The authors are concerned that audit quality might be impaired as firms refocus on advisory services. Specifically, how will this affect the focus of CPA firm employees and clients - for example, when it comes to resource allocation, will audit or advisory services gamer the larger share of the most qualified talent in the firm? As advisory services expand, it's very likely that the competition for high-quahty performers will increase. There are several reasons for believing that top accounting graduates might choose advisory over the assurance arm, including higher compensation, better opportunities for advancement, more potential clients, declining revenues in the assurance segment, and a broader range of work experience to place on a resume. Of course, even if the Big Four were not actively providing advisory services, top students might choose to work for an advisory-only firm Finally, high-quality candidates might be more likely to shy away from auditing, given the riskier audit environment and their greater individual liability exposure.
The route to a partnership and what follows differs for an advisory partner, versus an assurance partner; the legal and financial risks from SOX and the PCAOB are greater in the assurance field. Some audit firms also extract financial penalties from audit partners for errors in judgment. This could contribute to assurance personnel constantly second-guessing their work and looking over their shoulder, creating an uncomfortable work environment.
In addition, the authors question how auditors will view prospective clients: as a potential audit client, or an advisory client? If advisory services are more profitable, will auditors only become the client's primary auditor when the probability of doing advisory work is low? Reviewing ads in the popular press, the authors note that marketing ads appear to focus on the overall firm, or individually on tax and advisory services, but rarely on assurance services. It would appear that the large firms are leading with their non-assurance services in targeting potential clients. The constraints placed by the PCAOB have increased the risk profile of audit engagements and of auditors, whereas such burdens and oversight are not apparent in the advisory arena.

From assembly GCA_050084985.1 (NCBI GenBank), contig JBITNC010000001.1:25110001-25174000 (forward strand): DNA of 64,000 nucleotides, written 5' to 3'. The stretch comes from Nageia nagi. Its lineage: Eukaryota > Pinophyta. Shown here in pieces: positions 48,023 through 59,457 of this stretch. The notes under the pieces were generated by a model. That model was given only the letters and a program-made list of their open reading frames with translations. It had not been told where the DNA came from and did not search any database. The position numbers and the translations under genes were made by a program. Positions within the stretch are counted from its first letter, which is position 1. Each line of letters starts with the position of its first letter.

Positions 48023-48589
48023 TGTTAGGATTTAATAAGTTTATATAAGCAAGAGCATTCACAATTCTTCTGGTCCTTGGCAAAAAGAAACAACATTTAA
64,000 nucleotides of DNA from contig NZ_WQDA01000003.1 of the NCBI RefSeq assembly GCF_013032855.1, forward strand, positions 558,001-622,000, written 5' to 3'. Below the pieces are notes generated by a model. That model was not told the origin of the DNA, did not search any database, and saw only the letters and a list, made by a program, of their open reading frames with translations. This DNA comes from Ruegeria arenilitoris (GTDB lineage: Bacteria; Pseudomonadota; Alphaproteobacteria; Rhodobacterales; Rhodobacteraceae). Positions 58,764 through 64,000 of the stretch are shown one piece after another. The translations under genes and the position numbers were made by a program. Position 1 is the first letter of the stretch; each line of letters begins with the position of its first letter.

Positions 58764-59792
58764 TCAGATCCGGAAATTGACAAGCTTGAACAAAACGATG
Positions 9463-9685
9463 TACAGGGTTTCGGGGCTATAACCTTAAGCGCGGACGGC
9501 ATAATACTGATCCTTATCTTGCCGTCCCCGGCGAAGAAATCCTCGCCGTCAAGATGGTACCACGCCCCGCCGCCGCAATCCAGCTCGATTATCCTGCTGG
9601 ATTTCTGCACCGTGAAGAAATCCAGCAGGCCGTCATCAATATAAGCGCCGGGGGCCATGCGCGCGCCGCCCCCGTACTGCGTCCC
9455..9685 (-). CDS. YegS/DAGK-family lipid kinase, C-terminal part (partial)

A Public Discussion
Advisory services have once again become a significant share of the Big Four's overall revenues. Observers of the auditing profession have expressed renewed concerns about the adverse effects this may have on audit quality. While auditor independence does not appear to be threatened, other concerns have been raised about firms' allocation of key resources, especially talent The data show very clearly that advisory services have been growing, and given that assurance revenues have remained relatively flat, the profession ought to begin a public discussion on the role of advisory services and its possible impact on audit quality. Paraphrasing E&Y CEO James Turley, jettisoning its advisory services helped E&Y improve its assurance and tax offerings; bringing advisory services back on a large scale may now cause assurance and tax services to suffer.
The lucrative nature of advisory services has been, and likely will continue to be, a major draw for accounting firms. In the early 2000s, when the role of advisory services was last debated within the profession, prominent observers predicted that it would play a significant role at audit firms. Robert K. Elliott, AICPA chairman and KPMG partner, predicted that, in the long run, "all the public accounting firms will be in advisory," ("After Andersen War, Accountants Think Hard About Consulting," by Reed Abelson, New York Times, August 9, 2000).
Wyatt (2004) discussed the cultural changes that have occurred within the large accounting firms - which might still dominate the firm culture - since the last round of advisory services growth. Since the 1960s, firms' culture started to change from an emphasis on professionals with technical skills, experience, and knowledge about diverse accounting issues to an emphasis on growing revenues, profitability, and hiring staff without accounting degrees. Success in generating high-margin advisory fees offered consultants an increasing voice in firm management that slowly started to change the culture of the firms. Specifically, Wyatt stated that pleasing the client and doing what was necessary to retain the client reached a prominence unseen prior to the rise of the successful advisory services arms. A cultural shift was occurring within the accounting firms, and the recent return of firms to advisory services may indicate that SOX did not reverse the behaviors and culture that once existed.
A change is observable in the structure of the large accounting firms' revenue streams. Clearly, advisory services are becoming a more important source of revenue for the Big Four. The authors believe that this raises legitimate concerns about the possible impact on the quality of audits performed by these firms. These concerns are unlikely to go away. It would thus be beneficial for the accounting profession to publicly recognize these concerns - and to develop a framework for addressing them.
R. Mithu Dey, PhD, CPA, is an assistant professor of accounting, Ashok Robin, PhD, is a professor of finance, and Daniel Tessoni, PhD, CPA, is an assistant professor of accounting, all at the Saunders College of Business at the Rochester Institute of Technology, Rochester, N.Y.